Also, in the specific case of just running VCV, If you have a multi-core CPU (as everyone does), the graphics will only use up one core - it doesn’t launch multiple threads just for rendering. So even at default thread priority, UI rendering can’t glitch out. Of course this is not true if you are browsing the web, as you note.

So, yes, what you say it for sure true in general, but it is not true in VCV.

Well, at first I didn’t believe it. But enough people have reported clicks and pops that were then fixed by reducing the resolution or the frame rate, etc. that at this point I believe them. Even though I can’t explain it. Hence this post. I’m pretty sure it’s “true”, but it makes no sense. Unless my theory is correct about some plugins not playing by the rules.

btw, my speculation about plugins possibly using locks incorrectly comes from, a) experience, and b) there is a ton of literature around this. Here is a typical example (but there are many): Just google “audio thread mutex click pop”. http://www.rossbencina.com/code/real-time-audio-programming-101-time-waits-for-nothing


My guess is that this mainly happens on CPUs with integrated graphics chips or with a shared cooling system, which can get very hot and then the CPU is being clocked down to prevent overheating(?).

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Just plug in here my experience.
MBPr 2013, with only 2 cores and integrated GPU.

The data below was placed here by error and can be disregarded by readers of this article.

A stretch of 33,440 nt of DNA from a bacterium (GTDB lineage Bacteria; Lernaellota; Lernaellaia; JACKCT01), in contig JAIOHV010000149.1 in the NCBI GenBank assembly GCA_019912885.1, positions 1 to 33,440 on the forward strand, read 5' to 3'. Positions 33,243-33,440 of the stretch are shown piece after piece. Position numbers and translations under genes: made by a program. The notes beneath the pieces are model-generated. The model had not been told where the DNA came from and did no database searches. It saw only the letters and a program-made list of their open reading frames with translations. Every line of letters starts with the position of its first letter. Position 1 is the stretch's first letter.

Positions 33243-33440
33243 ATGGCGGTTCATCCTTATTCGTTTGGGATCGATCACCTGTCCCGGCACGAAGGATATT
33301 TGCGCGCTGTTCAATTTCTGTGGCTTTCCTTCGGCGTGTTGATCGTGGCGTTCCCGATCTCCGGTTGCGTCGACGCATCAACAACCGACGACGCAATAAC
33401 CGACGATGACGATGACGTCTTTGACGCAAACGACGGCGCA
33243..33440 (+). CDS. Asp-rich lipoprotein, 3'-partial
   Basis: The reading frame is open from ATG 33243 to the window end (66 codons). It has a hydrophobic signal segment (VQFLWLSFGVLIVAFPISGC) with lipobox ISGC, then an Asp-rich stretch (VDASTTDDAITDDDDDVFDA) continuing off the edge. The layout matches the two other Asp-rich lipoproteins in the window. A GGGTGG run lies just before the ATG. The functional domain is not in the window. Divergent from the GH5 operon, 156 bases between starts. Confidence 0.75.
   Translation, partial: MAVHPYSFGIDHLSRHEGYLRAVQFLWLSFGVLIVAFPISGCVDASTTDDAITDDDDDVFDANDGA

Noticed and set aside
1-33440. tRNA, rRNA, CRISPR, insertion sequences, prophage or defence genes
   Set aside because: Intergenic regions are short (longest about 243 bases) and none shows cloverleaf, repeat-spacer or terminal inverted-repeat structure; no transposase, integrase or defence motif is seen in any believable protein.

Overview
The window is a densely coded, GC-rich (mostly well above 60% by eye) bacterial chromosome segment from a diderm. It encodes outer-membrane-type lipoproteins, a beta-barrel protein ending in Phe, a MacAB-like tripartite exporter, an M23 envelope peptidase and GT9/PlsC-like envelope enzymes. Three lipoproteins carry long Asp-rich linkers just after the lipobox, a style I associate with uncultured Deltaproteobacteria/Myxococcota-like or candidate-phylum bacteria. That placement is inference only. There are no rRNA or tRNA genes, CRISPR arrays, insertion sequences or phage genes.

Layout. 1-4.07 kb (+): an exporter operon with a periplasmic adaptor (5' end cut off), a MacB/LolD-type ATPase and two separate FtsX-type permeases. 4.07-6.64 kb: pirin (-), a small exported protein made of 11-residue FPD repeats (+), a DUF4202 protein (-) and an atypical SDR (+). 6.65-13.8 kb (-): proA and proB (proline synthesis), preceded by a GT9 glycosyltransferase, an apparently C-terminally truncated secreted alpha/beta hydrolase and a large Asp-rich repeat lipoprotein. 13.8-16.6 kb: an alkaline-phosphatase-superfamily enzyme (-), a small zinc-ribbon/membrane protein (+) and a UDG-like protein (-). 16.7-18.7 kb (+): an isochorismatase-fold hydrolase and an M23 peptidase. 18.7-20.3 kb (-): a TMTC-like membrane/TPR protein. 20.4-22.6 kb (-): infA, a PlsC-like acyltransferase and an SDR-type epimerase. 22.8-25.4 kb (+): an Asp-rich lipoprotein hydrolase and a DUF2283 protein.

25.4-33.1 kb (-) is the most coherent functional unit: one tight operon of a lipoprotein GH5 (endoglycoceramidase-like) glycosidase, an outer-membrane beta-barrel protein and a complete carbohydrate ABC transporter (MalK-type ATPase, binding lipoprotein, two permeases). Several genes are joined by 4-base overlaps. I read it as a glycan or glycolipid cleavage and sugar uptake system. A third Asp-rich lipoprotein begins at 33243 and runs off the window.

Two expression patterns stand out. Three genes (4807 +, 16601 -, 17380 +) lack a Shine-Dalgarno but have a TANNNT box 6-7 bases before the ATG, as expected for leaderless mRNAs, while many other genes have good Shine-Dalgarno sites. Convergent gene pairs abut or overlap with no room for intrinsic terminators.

VCV in native resolution is unusable, have to enforce low res. mode.
With lots of modules obviously CPU starting to click audio, first thing that helps is move off screen all modules in rack.
Maybe some smart dynamic fps limiting will help with this issue.

There are other factors. An app can saturate the system bus updating the GPU, which will increase latency between the audio thread and the audio driver.

Interesting theory - it does fit that facts, or at least sounds like it does. Although I’d be a little bit surprised if the gfx load would cause overheating to kick in when the (usually) much heavier CPU load for audio is the same.

Have to keep my eyes open and see if this issue is limited to laptops (or only mac laptops).

Unusable how? the frame rate plummets, or the audio is breaking up?

Yes, that can happen. But the load on the bus from VCV is not very big, right? A few hundred megabytes per second from drawing new frames, a tinny bit from a handful of audio channels? It’s possible, but wouldn’t be my first guess. Do you really think this is the major issue causing VCV users so much pain?